If the adjective tells is how much, how many, then it functions as a quantifier, and if the adjective tells us who the object (that the noun refers to) belongs to, then it's a possessive adjective, like "his". If the adjective demonstrates a location, like "this" and "these", then it's called a demonstrative. When "this" stands as a noun, it's a demonstrative pronoun, and when it modifies a noun, it's a demonstrative adjective.

    C/ "cooperating" What's the difference between "a non-finite verb" and "a gerund (noun)" ?
    Non-finite verbs, like infinitive (to) cooperate, and participle cooperating, ahve subjects, whereas a gerund never has a subject. In fact, only with gerunds is it possible to add in a possessive pronoun, like this,

    Walking up the hill is fun. (gerund)
    => Our walking up the hill is fun. (possessive pronoun/adjective)

    She is the girl sitting by the door. (participle)
    => She is the girl *her sitting by the door. (ungrammatical; poss. pronoun)
    => She is the girl. She is sitting by the door. (grammatical; subject)

    Note, in the first example, "Our" is a possessive pronoun in form, and a possessive adjective in function. Every word in a sentence has a form, what it looks like, and a function, what it does.

  5. #15
    hela is offline Senior Member
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    Re: sentence analysis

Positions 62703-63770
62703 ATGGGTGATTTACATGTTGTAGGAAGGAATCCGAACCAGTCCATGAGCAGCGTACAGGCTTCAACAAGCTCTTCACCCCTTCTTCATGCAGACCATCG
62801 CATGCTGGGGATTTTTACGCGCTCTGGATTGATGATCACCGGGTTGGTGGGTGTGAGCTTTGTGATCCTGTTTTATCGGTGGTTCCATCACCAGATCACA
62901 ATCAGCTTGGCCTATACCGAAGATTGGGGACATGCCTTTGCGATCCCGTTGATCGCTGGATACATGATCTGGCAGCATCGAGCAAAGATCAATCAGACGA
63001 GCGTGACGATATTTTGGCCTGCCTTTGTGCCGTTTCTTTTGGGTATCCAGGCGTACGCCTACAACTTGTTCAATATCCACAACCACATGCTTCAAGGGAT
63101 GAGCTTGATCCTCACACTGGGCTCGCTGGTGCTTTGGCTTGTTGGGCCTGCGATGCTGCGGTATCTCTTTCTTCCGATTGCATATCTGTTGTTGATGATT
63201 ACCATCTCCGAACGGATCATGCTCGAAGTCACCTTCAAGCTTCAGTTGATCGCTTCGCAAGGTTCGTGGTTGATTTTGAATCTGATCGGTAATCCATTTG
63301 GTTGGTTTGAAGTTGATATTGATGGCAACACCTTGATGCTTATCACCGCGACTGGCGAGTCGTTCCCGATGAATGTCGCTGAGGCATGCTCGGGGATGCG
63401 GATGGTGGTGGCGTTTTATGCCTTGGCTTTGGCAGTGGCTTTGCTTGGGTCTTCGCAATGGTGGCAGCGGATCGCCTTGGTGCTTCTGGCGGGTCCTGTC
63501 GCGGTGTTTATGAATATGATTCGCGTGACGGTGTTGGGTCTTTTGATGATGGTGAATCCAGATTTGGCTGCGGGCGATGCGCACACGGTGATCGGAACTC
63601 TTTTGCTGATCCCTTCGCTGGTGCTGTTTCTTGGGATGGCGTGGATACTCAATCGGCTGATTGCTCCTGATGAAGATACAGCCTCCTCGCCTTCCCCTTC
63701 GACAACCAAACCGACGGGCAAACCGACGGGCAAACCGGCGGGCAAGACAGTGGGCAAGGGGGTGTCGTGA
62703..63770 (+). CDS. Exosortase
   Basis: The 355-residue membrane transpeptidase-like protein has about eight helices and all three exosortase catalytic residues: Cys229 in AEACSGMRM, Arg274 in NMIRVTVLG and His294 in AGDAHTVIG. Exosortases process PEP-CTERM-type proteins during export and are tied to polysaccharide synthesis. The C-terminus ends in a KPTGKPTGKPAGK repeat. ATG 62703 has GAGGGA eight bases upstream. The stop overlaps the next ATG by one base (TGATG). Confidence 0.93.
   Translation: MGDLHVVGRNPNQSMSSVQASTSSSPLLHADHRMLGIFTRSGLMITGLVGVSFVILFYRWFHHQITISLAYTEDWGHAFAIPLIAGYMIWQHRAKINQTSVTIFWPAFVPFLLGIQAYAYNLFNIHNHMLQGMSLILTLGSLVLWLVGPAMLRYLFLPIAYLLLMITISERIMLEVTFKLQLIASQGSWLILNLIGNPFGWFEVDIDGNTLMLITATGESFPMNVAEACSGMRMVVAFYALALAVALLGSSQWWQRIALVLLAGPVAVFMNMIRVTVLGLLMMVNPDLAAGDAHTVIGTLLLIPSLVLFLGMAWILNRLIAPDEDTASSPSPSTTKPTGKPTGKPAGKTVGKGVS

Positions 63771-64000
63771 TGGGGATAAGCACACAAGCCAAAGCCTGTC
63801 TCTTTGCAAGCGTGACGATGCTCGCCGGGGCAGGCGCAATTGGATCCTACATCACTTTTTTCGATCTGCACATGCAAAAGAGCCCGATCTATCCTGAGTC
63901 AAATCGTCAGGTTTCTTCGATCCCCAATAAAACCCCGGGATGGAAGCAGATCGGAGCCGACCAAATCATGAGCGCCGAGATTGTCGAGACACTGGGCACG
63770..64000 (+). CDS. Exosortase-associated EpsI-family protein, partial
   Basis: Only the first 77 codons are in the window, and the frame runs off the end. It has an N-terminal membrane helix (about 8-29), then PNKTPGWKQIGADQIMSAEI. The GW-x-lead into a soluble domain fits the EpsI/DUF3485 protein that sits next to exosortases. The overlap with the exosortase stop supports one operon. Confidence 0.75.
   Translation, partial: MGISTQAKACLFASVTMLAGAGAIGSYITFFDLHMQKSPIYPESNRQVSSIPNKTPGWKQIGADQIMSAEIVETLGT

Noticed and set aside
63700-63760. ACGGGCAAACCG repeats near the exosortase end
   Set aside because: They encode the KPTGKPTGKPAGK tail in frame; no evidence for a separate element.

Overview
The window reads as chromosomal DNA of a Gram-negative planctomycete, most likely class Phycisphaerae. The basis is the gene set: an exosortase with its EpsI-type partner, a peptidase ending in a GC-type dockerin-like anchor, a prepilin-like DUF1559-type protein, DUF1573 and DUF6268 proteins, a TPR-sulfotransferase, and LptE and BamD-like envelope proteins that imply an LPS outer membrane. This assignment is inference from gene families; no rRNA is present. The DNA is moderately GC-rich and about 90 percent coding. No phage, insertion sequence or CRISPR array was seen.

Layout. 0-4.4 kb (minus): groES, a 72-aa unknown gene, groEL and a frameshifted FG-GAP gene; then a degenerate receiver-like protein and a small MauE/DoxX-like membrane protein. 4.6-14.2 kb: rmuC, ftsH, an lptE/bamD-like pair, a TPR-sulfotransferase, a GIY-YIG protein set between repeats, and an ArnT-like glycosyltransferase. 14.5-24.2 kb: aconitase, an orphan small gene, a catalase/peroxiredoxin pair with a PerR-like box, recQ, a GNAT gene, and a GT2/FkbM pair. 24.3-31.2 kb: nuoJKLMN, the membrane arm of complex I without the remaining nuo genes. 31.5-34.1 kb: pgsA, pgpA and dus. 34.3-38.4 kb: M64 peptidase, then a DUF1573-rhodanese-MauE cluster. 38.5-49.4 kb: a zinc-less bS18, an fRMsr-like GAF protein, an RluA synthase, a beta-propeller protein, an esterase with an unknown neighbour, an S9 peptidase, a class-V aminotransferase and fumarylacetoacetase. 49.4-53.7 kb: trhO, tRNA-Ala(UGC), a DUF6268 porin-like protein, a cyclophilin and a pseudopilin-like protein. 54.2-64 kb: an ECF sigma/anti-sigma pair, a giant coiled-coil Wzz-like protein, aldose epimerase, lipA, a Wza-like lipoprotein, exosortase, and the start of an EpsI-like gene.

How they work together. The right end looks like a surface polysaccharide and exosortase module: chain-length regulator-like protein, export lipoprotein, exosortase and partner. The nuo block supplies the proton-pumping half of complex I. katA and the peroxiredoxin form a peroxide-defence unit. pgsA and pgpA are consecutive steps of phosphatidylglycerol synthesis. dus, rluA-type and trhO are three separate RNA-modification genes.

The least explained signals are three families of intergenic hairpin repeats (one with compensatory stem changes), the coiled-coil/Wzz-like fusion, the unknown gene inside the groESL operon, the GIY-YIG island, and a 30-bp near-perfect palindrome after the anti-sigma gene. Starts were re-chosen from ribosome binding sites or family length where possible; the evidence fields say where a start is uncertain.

So if a teacher asks me to analyze the parts of speech of a sentence what should I say for "some, his, this, five..." that they are a) "determiners", b) "adjectives", c) "quantifier / possessive adjective / demonstrative pronoun or adjective, numeral...", d) something else ?

    Many thanks,
    Hela

  6. #16
    hela is offline Senior Member
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    Re: sentence analysis

    Dear teachers,

    Could someone help me with this explanation? I didn't understand it.

    THE POLICEMAN: subject
    WAS NOT IMPRESSED: passive verb phrase
    BY YOUR ALIBI: agentive adverbial

    "an agentive adverbial" is a by-phrase denoting the agent of a passive verb - another 'minor' subclass of adverbial.
    Thank you in advance.
    Hela

  7. #17
    Tdol is offline Editor, UsingEnglish.com
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    Re: sentence analysis

    It modifes the verb and gives the agent, which is a term for the performer of the action in the active:
    My alibi didn't impress the policeman.


  8. #18
    hela is offline Senior Member
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    Re: sentence analysis

    Thanks tdol!

  9. #19
    hela is offline Senior Member
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    Re: sentence analysis

    Dear teachers,

    Would you please correct my analysis ?

    1) The controversy over Mary Carleton's identity raged on for many years in popular forums

    Sentence elements:

    The controversy over Mary Carleton’s identity = subject

    raged on = intransitive verb

    for many years = adverbial of time

    in popular forums = adverbial of place



    2) After her acquittal Mary Carleton left for us an account of the trial.

    Parts of speech:

    after = adverb

    her = possessive adjective

    acquittal = noun

    left = ditransitive verb

    for = preposition

    us = accusative personal pronoun



    Sentence elements :

    After her acquittal = adverbial of time

    Mary Carlton = subject

    left = ditransitive verb

    for us = indirect object (?)

    an account of the trial = direct object


    Many thanks,
    Hela

  10. #20
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    Re: sentence analysis

    Both are correct.

    Note, there are three ways to express 2).

    [a] left us an account
    [b] left an account for us
    [c] left for us an account